II. Standard of Review

         In an appeal from the bankruptcy court, this Court reviews factual findings for clear error and conclusions of law de novo. Gold v. First Tenn. Bank Nat'l Ass'n (In re Taneja), 743 F.3d 423, 429 (4th Cir. 2014). The bankruptcy court‘s order and memorandum overruling the trustee‘s objection rested solely on legal conclusions, therefore, this Court will review the decision de novo. "Moreover, the decision of a bankruptcy court 'must be affirmed if the result is correct‘ even if the lower court relied upon 'a wrong ground or gave a wrong reason.‘" Okoro v. Wells Fargo Bank, N.A., 567 B.R. 267, 271 (D. Md. 2017) (quoting SEC v. Chenery Corp., 318 U.S. 80, 88 (1943)). Thus, this Court may "affirm the bankruptcy court on any ground supported by the record." LeCann v. Cobham (In re Cobham), 551 B.R. 181, 189 (E.D. N.C. ), aff'd, 669 F. App‘x 171 (4th Cir. 2016), reh'g denied (Nov. 29, 2016).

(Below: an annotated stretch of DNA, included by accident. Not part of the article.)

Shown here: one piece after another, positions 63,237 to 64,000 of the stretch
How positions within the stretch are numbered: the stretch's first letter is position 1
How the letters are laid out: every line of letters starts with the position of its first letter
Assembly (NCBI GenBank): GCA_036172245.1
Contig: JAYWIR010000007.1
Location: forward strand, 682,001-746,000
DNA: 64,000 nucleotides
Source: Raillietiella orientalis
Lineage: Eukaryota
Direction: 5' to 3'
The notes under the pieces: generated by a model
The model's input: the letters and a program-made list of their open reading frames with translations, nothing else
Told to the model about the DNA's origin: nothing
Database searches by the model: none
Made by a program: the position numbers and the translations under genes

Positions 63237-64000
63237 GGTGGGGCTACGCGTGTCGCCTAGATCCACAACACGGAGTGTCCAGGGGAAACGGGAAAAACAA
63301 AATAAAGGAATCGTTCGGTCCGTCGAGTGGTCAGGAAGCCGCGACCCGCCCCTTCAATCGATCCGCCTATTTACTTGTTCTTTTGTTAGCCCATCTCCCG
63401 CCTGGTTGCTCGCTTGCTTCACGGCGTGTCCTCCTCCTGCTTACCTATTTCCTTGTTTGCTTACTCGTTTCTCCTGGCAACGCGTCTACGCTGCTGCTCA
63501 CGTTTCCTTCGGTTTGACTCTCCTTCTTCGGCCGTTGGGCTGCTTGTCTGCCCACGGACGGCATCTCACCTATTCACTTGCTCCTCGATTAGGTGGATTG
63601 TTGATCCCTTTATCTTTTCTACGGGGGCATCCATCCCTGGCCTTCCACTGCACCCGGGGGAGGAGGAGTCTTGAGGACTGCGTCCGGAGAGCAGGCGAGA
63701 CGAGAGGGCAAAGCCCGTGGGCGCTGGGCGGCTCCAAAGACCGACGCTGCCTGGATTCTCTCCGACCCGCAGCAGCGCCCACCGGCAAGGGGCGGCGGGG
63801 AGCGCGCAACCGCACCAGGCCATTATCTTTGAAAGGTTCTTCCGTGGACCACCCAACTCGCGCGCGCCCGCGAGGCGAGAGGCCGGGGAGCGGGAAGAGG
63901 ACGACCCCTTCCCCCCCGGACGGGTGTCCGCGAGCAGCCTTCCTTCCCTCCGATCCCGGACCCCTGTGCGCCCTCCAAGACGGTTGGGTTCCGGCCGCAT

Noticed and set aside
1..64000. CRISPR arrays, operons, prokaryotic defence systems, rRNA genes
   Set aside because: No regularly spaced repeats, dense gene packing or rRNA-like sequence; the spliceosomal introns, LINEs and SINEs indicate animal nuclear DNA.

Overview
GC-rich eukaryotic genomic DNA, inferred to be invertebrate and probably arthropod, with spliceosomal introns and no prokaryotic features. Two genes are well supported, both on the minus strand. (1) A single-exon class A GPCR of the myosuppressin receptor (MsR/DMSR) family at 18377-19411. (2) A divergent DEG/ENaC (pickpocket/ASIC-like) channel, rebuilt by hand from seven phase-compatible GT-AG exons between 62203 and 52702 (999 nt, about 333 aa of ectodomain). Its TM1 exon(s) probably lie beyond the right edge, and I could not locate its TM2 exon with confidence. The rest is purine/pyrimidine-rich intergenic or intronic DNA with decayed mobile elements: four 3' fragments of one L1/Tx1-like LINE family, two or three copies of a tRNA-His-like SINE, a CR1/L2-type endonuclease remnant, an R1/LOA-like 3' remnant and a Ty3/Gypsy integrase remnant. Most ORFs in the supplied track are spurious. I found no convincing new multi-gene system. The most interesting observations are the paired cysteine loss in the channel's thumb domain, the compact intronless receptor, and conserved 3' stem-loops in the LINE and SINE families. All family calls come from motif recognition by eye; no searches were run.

III. Question Presented

         The sole issue on appeal is whether the bankruptcy court erred in concluding that Appellee‘s interest in the Property did not reenter her bankruptcy estate following the death of her husband.[1]

         IV. Analysis